Children abused in choir led by ex-pope's brother, investigator says.

Report: More Than 200 Children Were Abused in Choir Run by Pope Benedict’s Brother

Report: More Than 200 Children Were Abused in Choir Run by Pope Benedict’s Brother

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Jan. 11 2016 12:49 PM

Report: More Than 200 Children Were Abused in Choir Run by Pope Benedict’s Brother

Pope Benedict brother
Pope Benedict XVI (left) with his brother Georg Ratzinger at a performance by the Regensburger Domspatzen choir in the Sistine Chapel on Jan. 17, 2009.

Photo by Osservatore Romano/Reuters

An investigator commissioned by a famous German boys' choir says that more than 200 children in the choir were abused physically and sexually between 1953 and 1992, many by the director of an affiliated school; the choir itself was led between 1964 and 1994 by Georg Ratzinger, a priest whose brother Joseph served as Pope Benedict XVI from 2005 through 2013, and the investigator says he "must assume" that Georg Ratzinger had at least some knowledge of the abuse. Ratzinger is not accused of committing any of the alleged crimes.

The Regensburg Domspatzen choir hired a lawyer named Ulrich Weber in 2015 to investigate the allegations, which were first reported publicly in 2010. From the Religious News Service:

Benedict’s brother, Monsignor Georg Ratzinger, conducted the historic choir from 1964 to 1994. Asked if Ratzinger, now 92 and still living in Regensburg, had known of the abuse, Weber said: “After my research, I must assume so.”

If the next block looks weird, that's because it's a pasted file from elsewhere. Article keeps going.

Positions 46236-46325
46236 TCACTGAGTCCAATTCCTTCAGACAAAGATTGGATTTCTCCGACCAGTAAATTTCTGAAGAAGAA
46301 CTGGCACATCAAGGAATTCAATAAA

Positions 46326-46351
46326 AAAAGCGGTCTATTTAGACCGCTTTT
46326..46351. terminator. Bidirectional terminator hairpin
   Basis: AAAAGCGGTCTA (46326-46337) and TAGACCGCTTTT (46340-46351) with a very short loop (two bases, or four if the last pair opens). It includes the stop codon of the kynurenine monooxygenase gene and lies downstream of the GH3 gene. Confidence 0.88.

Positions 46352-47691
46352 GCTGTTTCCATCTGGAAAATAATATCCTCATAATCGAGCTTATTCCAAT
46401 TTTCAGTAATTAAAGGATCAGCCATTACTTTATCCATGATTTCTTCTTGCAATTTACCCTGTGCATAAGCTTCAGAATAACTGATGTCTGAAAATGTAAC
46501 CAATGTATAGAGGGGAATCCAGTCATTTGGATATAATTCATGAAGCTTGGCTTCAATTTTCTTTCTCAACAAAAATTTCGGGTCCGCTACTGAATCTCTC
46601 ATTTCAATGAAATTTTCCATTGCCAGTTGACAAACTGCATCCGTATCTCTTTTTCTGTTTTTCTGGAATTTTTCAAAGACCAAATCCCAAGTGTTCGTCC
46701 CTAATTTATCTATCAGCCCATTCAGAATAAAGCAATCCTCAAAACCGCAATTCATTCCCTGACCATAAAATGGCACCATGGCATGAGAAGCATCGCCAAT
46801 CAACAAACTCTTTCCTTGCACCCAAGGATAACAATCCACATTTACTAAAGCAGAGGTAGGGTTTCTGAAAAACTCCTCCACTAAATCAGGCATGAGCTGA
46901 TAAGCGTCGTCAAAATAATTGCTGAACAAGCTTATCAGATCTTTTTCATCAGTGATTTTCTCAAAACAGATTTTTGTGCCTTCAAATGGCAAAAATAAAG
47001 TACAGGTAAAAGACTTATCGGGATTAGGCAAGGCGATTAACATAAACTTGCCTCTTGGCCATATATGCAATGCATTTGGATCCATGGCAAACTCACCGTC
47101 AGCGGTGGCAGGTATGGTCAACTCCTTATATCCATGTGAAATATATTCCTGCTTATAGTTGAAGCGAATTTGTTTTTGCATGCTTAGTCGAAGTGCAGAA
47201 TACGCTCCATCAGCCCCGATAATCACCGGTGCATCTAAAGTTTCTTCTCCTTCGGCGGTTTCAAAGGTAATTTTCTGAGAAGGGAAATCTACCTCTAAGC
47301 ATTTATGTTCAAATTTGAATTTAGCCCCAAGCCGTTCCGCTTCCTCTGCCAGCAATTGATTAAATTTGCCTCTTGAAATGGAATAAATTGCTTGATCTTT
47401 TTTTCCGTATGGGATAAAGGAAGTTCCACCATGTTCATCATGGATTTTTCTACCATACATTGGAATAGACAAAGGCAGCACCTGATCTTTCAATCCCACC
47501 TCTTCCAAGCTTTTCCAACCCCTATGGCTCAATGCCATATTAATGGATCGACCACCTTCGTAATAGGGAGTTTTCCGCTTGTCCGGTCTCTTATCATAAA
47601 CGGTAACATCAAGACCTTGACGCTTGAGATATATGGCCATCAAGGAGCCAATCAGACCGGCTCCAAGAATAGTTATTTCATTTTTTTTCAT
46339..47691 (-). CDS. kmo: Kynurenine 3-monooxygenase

“The events were known internally and criticized, but they had almost no consequences,” Weber said. The cases are too old to be prosecuted, he said.
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The New York Times notes specifically that Weber says "a 1987 investigation of reported abuse did not prompt the choir’s leaders to remove Mr. Meier or take other action."

Roughly a quarter of the alleged abuses were sexual in nature. From AFP:

[Types of abuse] ranged from sexual assault to rape, severe beatings and food deprivation, said Weber.
"The reported cases of sexual abuse in Regensburg were mostly concentrated in the period of the mid to end 1970s," he said, adding that "50 victims spoke of ten perpetrators".
The director and composer Franz Wittenbrink, a former pupil of the boarding school, had told Spiegel magazine in 2010 that there was an "system of sadistic punishments connected to sexual pleasure".

Benedict/Ratzinger—who now lives in retirement at the Vatican—was accused before and during his tenure as pope of playing a key role in the Catholic Church's cover-up of its priests' crimes and of the role that Church bureaucrats played in letting molestation and abuse go unpunished.